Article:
The San Jose Mercury News opposes Prop 7, largely because of this later sunrise. In a phone interview with the Boiling Point, Mercury News Editorial Page Editor Ed Clendaniel explained why.
“Proposition 7 would mean that students in schools would have to walk to school at night during when it’s dark, and that’s very dangerous,” Mr. Clendaniel said.
“National Highway Traffic Safety Administration reports that 20 percent of the total number of pedestrians killed in traffic crashes are children up to 14 years old – 20 percent,” said Mr. Clendaniel.
“And that 70 percent of all pedestrians killed in traffic accidents occur when it’s dark,” he continued. “We just can’t ignore those numbers. I mean, I’m a parent myself and there’s few things that are more important to parents than the safety of their children, and the idea of sending children to school in the dark is just a bad idea.
“There’s always unintended consequences for propositions like this that people don’t think about,” he added.
California’s current system is also based on a proposition – Proposition 12 of 1949, also known as the Daylight Saving Time Act, which established a DST period even before it was put into federal law across the country in 1966.
But Prop 12 prevents the California legislature from making any changes to the state’s Daylight Saving period. This is where Prop 7 comes in: if voted in this week, it will repeal Prop 12, restoring power to the Legislature and giving it “the ability to choose either time year-round,” Assemblywoman Gonzalez Fletcher wrote.
“The State Legislature will then decide if California will have either standard time or daylight savings time all year round.”
If the Legislature chooses to put California on Standard Time all year, the process would be simple, requiring only a two-thirds vote to make the change. If it wants to put California on year-round DST, however, it would require federal approval.
Ms. Gonzalez Fletcher wrote that the Legislature would then “petition the federal government to allow this change.”
“The biggest challenge I foresee is that the federal government has to approve this change,” she wrote. “We are planning on working closely with our allies and across the aisle to get this done.”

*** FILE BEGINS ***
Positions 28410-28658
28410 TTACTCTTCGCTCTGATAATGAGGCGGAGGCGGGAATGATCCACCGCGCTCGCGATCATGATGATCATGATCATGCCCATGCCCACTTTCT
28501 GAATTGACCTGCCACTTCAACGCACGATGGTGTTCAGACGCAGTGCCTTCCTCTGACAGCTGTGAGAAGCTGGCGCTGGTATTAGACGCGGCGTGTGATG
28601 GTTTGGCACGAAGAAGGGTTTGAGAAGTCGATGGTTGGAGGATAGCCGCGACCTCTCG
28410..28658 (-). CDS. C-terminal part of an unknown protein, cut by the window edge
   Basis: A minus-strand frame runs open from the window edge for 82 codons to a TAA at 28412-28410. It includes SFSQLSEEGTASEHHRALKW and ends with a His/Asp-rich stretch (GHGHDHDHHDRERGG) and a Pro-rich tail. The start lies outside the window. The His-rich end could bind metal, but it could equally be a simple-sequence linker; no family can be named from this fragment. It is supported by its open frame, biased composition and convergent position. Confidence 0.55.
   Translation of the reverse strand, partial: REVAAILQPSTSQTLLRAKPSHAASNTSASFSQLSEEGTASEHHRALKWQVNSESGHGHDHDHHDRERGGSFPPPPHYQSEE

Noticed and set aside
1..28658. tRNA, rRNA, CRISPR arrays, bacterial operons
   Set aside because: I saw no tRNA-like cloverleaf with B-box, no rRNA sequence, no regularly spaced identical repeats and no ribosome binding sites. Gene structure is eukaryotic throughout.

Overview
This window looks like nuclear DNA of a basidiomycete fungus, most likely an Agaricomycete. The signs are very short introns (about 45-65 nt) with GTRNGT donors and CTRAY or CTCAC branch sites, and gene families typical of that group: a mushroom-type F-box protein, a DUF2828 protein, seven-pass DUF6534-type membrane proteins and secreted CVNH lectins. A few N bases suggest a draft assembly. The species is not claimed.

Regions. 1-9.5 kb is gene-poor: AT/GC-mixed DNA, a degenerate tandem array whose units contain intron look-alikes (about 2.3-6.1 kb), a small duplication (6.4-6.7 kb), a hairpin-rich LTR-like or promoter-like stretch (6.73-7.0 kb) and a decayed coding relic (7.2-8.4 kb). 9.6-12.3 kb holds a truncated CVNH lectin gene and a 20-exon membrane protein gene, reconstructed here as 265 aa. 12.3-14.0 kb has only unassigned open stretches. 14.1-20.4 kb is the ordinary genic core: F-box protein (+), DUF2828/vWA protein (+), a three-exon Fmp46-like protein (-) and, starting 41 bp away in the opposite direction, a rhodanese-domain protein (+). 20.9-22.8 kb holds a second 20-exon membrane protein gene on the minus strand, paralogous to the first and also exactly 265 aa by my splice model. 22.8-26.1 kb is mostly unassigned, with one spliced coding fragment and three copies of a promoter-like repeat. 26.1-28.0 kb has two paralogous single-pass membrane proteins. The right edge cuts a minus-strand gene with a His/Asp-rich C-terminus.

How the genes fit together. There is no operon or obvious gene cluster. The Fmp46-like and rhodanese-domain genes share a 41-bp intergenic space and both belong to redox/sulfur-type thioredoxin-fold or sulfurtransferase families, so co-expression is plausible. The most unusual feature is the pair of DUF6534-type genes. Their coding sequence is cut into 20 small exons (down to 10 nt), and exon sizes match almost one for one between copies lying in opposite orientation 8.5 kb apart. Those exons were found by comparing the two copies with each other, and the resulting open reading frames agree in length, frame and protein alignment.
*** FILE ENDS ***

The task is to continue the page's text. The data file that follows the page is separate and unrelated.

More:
Year-round Daylight Saving Time would mean that even during the winter months, the clocks would remain an hour ahead as they are the rest of the year, instead of being timed so that 12 noon is the halfway point between sunrise and sunset.
With year-round DST, the sun would rise at an hour later than on Standard Time, every day.
At Shalhevet, Dr. William Walton, the Director of Curriculum and Instruction and Math department chair, is against the biannual time changes.
“It would just be great if they either decided for daylight savings time all year round, or no daylight savings time all year round, and stop changing the clocks,” Dr. Walton said. “Doesn’t matter to me, but just pick one, and go with it.”
Front desk receptionist Daniella Silva worried that year-round DST would make travel times confusing.
“We’re gonna be out of sync with the rest of the country,” said Ms. Silva. “The entire country’s gonna be on one set of time and we’re gonna be on our own little set of time.
“I’m just worried about how we’re going to end up calculating airport times, train times, if people choose to travel, how will they be able to kind of figure things out.”
Noah Hertzberg, a Shalhevet Junior who lives in the San Fernando Valley, says that even though he’d be waking up and going to school in the dark, he has “zero opinion” on the possible switch to year-round DST.
“I don’t care, it doesn’t affect me,” said Noah. “If you wake up in the dark, then you wake up in the dark.”
Election day is this Tuesday, Nov. 6. Polls open at 7 a.m.– when it’s already light — and close at 8 p.m, a bit more than three hours after sunset.